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Tsvetana Paraskova

Tsvetana Paraskova

Tsvetana is a writer for Oilprice.com with over a decade of experience writing for news outlets such as iNVEZZ and SeeNews. 

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Exploration Activity Offshore Norway Plunges After Oil Price Crash

Oil and gas operators are expected to drill around 30 exploration wells offshore Norway this year—just half the number of exploration wells from last year and the lowest number in nearly a decade and a half, the Norwegian Petroleum Directorate (NPD) said in its 2020 resource report on Tuesday.

The crash in oil prices and oil demand earlier this year led to operators significantly cutting their budgets, including for exploration, the Norwegian regulator said.

In recent years, activity has been high, but this year’s slump in prices, budgets, and exploration activity will snap the growth in exploration.

Norway has a lot of remaining resources yet to be discovered, and Western Europe’s largest oil and gas producer needs more discoveries soon if it is to sustain its oil production level after 2024.

“Without new discoveries, oil and gas production could decline rapidly after 2030. New exploration technology and big data analyses can contribute to more discoveries on a mature shelf”, Torgeir Stordal, Director for Exploration at NPD, said in a statement.

Earlier this year, the latest investment survey by Statistics Norway showed that despite the coronavirus-induced crisis, investments in oil and gas activity in Norway are expected to rise by 1.6 percent this year compared to 2019, thanks to higher oil prices and the government’s tax relief package for the oil industry. Total investments in oil and gas activity in Norway in 2020, including pipeline transportation, are estimated at US$20.1 billion (184.6 billion Norwegian crowns), up by 2.4 percent compared to the estimate in the previous survey carried out in May 2020. Compared with the corresponding figure for 2019, oil and gas investment in Norway is now expected to increase by 1.6 percent, the August survey showed.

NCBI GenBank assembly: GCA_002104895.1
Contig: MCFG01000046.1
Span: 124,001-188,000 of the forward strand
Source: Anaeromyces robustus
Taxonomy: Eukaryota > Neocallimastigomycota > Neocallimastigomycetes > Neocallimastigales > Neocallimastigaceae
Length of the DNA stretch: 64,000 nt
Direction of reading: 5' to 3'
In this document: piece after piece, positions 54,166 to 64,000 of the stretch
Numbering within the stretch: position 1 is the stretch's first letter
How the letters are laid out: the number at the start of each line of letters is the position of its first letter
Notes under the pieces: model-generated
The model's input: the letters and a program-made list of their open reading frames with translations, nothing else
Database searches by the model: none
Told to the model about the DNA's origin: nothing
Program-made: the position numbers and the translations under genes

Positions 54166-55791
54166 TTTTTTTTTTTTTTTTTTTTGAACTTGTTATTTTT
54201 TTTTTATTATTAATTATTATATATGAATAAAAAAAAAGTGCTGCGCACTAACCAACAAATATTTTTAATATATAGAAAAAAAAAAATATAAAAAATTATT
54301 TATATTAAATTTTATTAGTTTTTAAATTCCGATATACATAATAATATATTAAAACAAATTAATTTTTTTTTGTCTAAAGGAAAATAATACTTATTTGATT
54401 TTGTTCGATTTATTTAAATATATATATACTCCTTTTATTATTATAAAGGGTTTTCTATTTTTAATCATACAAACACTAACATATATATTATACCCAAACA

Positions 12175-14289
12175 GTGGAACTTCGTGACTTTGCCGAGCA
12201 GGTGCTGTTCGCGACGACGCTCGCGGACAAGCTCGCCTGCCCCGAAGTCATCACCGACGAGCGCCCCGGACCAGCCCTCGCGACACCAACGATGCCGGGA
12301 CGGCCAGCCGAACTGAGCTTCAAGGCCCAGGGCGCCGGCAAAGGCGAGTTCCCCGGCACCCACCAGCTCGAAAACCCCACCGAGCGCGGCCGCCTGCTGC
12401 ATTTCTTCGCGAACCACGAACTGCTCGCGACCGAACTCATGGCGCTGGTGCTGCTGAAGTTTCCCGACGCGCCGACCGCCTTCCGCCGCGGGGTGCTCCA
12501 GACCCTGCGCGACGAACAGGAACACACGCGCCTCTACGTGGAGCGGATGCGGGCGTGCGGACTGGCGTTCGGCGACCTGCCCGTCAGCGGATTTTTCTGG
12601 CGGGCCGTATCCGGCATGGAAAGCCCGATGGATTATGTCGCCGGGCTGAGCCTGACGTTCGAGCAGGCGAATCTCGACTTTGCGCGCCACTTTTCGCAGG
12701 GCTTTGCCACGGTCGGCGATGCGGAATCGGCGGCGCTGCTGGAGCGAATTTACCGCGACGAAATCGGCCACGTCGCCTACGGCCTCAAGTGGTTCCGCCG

For 2021, investments are set to drop from the currently estimated 2020 level. Still, the estimate for next year is now 2.1 percent higher than in the May survey, according to Statistics Norway.

By Tsvetana Paraskova for Oilprice.com

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